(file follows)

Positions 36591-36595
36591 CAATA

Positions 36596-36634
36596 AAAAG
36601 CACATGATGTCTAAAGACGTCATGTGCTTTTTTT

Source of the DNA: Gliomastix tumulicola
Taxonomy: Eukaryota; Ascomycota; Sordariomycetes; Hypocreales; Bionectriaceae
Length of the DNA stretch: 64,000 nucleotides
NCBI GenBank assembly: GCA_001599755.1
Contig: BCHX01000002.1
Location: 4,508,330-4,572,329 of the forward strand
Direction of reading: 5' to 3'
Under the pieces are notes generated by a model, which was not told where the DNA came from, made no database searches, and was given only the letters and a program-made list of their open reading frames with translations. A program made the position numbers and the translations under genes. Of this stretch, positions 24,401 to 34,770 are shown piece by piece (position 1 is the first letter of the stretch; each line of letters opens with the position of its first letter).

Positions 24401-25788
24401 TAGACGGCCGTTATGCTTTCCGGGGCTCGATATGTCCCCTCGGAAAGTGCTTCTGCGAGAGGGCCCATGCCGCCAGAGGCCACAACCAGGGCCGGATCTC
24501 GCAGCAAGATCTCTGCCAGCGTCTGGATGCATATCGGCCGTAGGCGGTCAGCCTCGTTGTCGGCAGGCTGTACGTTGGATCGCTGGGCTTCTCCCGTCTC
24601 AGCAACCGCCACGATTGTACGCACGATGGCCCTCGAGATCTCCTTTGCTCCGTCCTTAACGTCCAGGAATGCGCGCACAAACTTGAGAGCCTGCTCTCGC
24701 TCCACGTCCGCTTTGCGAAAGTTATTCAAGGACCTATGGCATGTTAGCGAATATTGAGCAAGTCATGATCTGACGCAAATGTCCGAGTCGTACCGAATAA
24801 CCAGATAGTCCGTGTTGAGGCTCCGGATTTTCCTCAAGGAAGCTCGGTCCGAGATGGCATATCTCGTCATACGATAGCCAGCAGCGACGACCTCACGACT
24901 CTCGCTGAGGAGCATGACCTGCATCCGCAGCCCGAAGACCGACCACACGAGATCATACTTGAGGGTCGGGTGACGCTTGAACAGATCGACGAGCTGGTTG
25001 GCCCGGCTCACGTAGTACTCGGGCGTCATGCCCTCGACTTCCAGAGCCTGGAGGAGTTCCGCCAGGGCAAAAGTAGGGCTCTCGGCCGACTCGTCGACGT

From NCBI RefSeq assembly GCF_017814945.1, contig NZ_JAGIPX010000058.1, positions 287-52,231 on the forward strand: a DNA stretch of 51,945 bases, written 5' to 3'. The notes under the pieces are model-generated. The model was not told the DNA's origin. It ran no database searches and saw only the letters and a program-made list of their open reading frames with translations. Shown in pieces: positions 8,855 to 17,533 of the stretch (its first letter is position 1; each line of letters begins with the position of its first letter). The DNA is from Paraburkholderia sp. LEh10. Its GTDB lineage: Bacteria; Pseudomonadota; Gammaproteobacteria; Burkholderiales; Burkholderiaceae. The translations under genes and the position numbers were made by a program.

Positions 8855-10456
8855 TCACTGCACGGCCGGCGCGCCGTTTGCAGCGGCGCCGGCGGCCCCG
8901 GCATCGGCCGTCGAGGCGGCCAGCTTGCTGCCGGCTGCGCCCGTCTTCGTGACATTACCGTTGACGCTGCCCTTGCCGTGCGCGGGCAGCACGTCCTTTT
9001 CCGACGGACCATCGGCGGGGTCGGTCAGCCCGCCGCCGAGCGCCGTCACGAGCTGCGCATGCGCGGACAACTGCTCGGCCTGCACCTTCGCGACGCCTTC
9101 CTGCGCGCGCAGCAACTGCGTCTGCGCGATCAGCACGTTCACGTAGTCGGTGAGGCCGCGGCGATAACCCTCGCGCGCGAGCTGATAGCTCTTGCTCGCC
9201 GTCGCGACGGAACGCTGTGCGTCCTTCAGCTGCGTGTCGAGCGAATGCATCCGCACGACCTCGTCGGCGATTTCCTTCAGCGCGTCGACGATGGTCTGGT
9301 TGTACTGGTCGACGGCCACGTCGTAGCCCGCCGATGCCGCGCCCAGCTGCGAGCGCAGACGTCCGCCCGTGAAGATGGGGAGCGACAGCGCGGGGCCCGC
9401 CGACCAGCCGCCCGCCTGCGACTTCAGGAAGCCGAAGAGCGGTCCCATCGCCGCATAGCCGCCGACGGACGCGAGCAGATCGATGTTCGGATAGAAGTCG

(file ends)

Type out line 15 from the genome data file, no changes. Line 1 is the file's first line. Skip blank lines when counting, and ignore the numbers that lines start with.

24401 TAGACGGCCGTTATGCTTTCCGGGGCTCGATATGTCCCCTCGGAAAGTGCTTCTGCGAGAGGGCCCATGCCGCCAGAGGCCACAACCAGGGCCGGATCTC